What a marvelous Outdoor Wilderness Ladies OWL LITE-NITE TREK! In November 2019 seven daring ladies headed to the woods for an overnight 18th century style trek. Saturday morning we donned 18th century clothing and gear and headed to the forest. Because the point of this trek was not endurance or distance, our camp site was not terribly far away. We made our way on a relatively easy path in the hills of southern Indiana. Our site was just a mile off the beaten path and offered a rare flat spot large enough for our group of seven. With a crisp bite of Autumn in the air and many clouds in the sky, we quickly went about setting up our shelters.
Your OWL founder, Suzanne demonstrated both how to set up a shelter inside out and in a bad location. Wondering how either are possible? Well, she pegged everything out and set up a baker style shelter inside out. Inside out?? Yep. She had the loop for the center inside not outside. She was a good sport about it, she laughed and quickly and easily reset it and then pulled the center back loop track giving good access to bedding and a decently taunt shelter that would run any rain down and away from the bedding. Suzanne shared, "I had it all set up and ready when the wind kicked up and it hit me: my open face shelter was open to the West. The exact direction bad weather, wind and rain comes from!" By this point everyone else was finished and their little shelters were littered across the site.
As thunder rumbled and wind whipped she decided it was worth totally scrapping the poor set up and moving it.
Stacy Perkins-Moore offered to combine shelters. Within another 15 minutes Suzanne had her shelter combined with Stacy's, facing east in a double wide fashion. Shelly Gier and Ellen Rice also had a shared space, while Beth Sturdevan, Laura Supinger and Peggy Dolinger each had their own small shelters. Once shelters were made we launched into firewood collecting. Suzanne brought a nice sized axe and with concerted effort we cut up a nice sized deadfall pine and gathered a pile of wood roughly the same height as Peggy! All the while the wind blew and we heard a rumble or two more of thunder.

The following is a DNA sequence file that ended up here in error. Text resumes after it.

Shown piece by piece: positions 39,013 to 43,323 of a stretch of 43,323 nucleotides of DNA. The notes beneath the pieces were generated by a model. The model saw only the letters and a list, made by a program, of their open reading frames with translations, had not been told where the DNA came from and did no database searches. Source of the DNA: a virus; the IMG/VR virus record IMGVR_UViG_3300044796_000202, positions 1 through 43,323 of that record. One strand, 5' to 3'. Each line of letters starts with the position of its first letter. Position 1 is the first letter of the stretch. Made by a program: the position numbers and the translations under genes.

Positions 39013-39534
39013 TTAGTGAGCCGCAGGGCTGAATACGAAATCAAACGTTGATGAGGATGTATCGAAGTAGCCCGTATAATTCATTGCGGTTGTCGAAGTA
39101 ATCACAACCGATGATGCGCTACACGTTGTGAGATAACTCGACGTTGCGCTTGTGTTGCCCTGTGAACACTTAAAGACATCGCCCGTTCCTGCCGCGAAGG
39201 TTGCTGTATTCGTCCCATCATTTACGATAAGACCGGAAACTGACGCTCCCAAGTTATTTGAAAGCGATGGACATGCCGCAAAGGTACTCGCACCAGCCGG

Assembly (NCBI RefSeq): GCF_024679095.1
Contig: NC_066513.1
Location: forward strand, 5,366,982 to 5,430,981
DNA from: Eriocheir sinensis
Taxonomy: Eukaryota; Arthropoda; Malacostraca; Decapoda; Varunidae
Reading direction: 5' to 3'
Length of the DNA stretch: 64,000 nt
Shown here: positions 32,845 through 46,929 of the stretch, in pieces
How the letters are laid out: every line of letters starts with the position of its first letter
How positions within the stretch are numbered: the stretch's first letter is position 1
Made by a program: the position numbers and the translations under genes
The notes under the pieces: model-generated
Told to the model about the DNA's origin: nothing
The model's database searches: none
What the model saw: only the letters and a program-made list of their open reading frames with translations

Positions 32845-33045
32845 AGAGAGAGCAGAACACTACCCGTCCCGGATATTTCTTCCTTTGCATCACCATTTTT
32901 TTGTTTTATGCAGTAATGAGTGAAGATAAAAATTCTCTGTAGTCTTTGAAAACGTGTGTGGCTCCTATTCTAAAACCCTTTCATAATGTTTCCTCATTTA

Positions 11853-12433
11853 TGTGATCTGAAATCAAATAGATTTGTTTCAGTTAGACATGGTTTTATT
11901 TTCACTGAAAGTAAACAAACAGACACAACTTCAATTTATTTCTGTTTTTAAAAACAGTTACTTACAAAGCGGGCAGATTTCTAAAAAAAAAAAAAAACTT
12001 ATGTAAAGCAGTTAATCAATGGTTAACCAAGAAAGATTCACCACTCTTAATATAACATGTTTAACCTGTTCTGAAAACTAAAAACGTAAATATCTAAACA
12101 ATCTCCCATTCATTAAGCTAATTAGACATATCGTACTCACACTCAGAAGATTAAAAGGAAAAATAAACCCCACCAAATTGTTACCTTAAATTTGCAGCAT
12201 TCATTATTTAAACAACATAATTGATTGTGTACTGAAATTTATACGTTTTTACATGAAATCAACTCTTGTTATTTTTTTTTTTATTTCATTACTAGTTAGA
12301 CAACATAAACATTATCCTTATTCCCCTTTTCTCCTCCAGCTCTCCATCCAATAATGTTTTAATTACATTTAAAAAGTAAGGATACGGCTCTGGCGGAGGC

Thankfully, as soon as we had enough wood gathered Stacy hit a lick or two of flint on steel and almost immediately had a fire. The whole time we gathered wood and then leaves for our bedding, the clouds rushed across the sky. Luckily by mid day the sun was shining across the kaleidoscope of fall leaves. A small group of us went for a nice walk to see our surroundings. We ran into three hikers with full modern packs. These young men took in the unusual sight of two colonial ladies, one with her rifle gun, the other her pack and small camp axe and our native guide. They stepped aside and we passed with little interaction. One can only imagine their perception of what we we were about.
We returned to our campsite and found the other ladies had been busy and shortly we set about making dinner. Shelly had venison to share, Laura had rice and squash, Beth an onion bread and cheese. We made the most delicious meal, with the hunger as the sauce! Before we ate we raised a toast to those who couldn’t join us and all who went before us. Later, Shelly’s hot buttered rum made with authentic mulling irons kept us warm and made the night pass with fun and fellowship.
Around 10:00pm we were startled by a huge fireball leaping toward the sky across the woods from our camp. Clearly the young modern hikers had brought some liquid fuel for fire starting but we were amused to see after about third time there was still no steady firelight. As temperatures dropped to the twenties bright stars shown down through the canopy of trees. We hoped the boys had brought good sleeping bags!
When we finally crawled off to our bed nests our breath was visible in the moonlight. As usual on the trail, the night was cold, uncomfortable, and long. Tossing and turning never resolved the burning pain in ones hip shoulder and back. Knowing there isn’t a comfortable position doesn’t mean one won’t try all night to find it.
Stacy didn't sleep much and instead kept the fire going, getting up many times to feed in twigs and branches along with the larger wood we had collected. Others made their way to the surrounding trees to relieve themselves. Though we were all cold we were lucky it was not raining! Cold is cold, but wet and cold would have been treacherous. Finally, though there was no light in the sky, Suzanne decided to join Stacy by the fire. Soon there were an array of little kettles going and shortly after coffee in hand. Just as the sun lit an orange glow to the east a few more of the ladies joined around the fire.
We made bacon with pears which matched perfectly with scrambled eggs. It wasn’t long before we began to pack our things away, drop our shelters and head back to the “real” world. We were closer friends, better prepared to hit a longer more arduous trail, and had our confidence under us to make plans for a long tough trek in the future.